The attack on Paris failed first because Joan had been injured, which resulted in a fatal delay, and secondly because her king, Charles VII, sabotaged her efforts. The so-called disaster of Paris for Joan of Arc might possibly have been initiated through a failure of judgment on her part; however, it most certainly was brought to fruition through a failure of judgment on Charles’ part, wrought with political intrigue. It was here that Joan came to understand the realities of politics in the court of Charles VII. It was here that she came to finally understand that Charles was not going to support her, as referenced in the first quote above. It was here, at the tomb of St. Denis, that Joan of Arc laid her armor and sword.

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Yet, Joan of Arc was not done. Yes, her battles on earth would dwindle from here. She would eventually be captured at Compiègne and sent to her trial of condemnation at Rouen where she would be burned alive at the stake. However, this was just the beginning of a new stage in Joan’s work to save France. The first stage developed around earthly glory and pageantry, around battlefield victories and royal coronations. The second stage would develop around Heavenly victories and Heavenly coronations.

Joan of Arc was going to suffer in the mystical body of Christ for France. Joan of Arc was going to die for France. Joan of Arc was going to turn from earthly victory to Heavenly victory through suffering. She was going to unite her sufferings with the sufferings of Christ for the completion of her mission on earth.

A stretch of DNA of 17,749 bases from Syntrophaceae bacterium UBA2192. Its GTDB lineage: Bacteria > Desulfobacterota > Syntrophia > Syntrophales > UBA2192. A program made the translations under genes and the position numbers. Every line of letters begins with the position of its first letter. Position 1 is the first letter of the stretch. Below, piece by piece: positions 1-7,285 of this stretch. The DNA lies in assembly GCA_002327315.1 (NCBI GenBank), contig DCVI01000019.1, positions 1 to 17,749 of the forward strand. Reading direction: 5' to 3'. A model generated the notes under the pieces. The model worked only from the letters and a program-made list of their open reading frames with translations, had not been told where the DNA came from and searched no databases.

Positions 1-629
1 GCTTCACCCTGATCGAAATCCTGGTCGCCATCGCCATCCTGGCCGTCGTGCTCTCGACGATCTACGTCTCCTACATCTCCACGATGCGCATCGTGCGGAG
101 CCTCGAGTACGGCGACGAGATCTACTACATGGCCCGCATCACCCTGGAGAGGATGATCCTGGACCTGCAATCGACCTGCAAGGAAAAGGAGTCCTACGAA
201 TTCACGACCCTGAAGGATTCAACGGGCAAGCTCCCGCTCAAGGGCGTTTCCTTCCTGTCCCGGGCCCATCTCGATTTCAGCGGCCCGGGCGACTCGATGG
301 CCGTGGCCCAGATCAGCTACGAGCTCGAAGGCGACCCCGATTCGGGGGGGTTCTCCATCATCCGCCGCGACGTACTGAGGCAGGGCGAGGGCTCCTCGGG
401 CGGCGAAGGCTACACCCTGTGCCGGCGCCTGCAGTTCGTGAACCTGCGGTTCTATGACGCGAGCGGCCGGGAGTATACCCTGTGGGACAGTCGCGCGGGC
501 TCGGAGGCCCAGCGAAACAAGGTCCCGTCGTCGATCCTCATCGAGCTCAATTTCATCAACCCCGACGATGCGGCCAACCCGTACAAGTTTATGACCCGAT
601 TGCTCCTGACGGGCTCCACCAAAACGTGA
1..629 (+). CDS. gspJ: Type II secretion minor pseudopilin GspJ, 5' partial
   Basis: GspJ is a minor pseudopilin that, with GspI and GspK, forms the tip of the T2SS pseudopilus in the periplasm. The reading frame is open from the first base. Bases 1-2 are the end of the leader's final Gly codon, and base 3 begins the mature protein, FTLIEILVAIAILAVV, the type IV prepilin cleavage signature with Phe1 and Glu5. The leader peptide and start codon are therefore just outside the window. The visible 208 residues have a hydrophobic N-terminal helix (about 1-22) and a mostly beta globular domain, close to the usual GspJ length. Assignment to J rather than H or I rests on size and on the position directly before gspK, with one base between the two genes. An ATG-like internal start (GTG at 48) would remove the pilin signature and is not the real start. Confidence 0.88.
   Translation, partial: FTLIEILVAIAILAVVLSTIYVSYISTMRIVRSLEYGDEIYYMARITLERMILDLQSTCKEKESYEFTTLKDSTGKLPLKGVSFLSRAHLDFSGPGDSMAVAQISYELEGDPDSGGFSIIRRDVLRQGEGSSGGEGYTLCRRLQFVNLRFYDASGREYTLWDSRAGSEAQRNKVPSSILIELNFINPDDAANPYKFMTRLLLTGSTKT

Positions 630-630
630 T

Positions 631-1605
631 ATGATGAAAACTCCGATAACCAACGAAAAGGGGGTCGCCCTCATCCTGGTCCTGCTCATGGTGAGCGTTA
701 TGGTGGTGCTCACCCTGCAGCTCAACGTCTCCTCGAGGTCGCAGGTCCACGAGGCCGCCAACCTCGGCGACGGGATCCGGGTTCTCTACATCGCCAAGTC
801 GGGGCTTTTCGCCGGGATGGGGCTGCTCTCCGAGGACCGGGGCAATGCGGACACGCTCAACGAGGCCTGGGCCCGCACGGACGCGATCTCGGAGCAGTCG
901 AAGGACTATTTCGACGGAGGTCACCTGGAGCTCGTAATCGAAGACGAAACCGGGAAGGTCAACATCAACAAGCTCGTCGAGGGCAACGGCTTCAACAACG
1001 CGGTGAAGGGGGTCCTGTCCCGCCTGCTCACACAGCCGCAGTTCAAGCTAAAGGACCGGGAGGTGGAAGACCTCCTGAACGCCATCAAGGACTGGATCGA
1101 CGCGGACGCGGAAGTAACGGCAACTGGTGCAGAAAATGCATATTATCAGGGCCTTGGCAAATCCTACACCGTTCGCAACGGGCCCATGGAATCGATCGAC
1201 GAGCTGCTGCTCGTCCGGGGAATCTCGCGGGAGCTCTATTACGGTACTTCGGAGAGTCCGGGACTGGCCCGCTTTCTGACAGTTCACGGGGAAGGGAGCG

Her mission on earth was to follow Our Lord’s command and bring the Father’s Kingdom “on earth as it is in Heaven.”

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By uniting herself with the sufferings of Christ and being burned alive unjustly at the stake, Joan of Arc was going defend Christ’s kingdom of France “on earth as it is in Heaven” given that her Voices had informed her that Jesus Christ was the true King of France. France, for Joan, existed both on earth and in Heaven for this very reason, just as the Church existed both on earth and in Heaven as depicted on her banner.

Joan of Arc’s life was the Our Father. Her life, her victories, her defeats, and her sufferings were a living prayer. Joan of Arc not only prayed the Our Father, she lived it out.

France, and we with France, are the beneficiaries of her prayer.

Pray then like this: Our Father who art in heaven, hallowed be thy name. Thy kingdom come. Thy will be done, on earth as it is in heaven… (Mt 6: 9-10)

Now I rejoice in my sufferings for your sake, and in my flesh I complete what is lacking in Christ’s afflictions for the sake of his body, that is, the Church… (Col 1:24)

Jehanne Cloud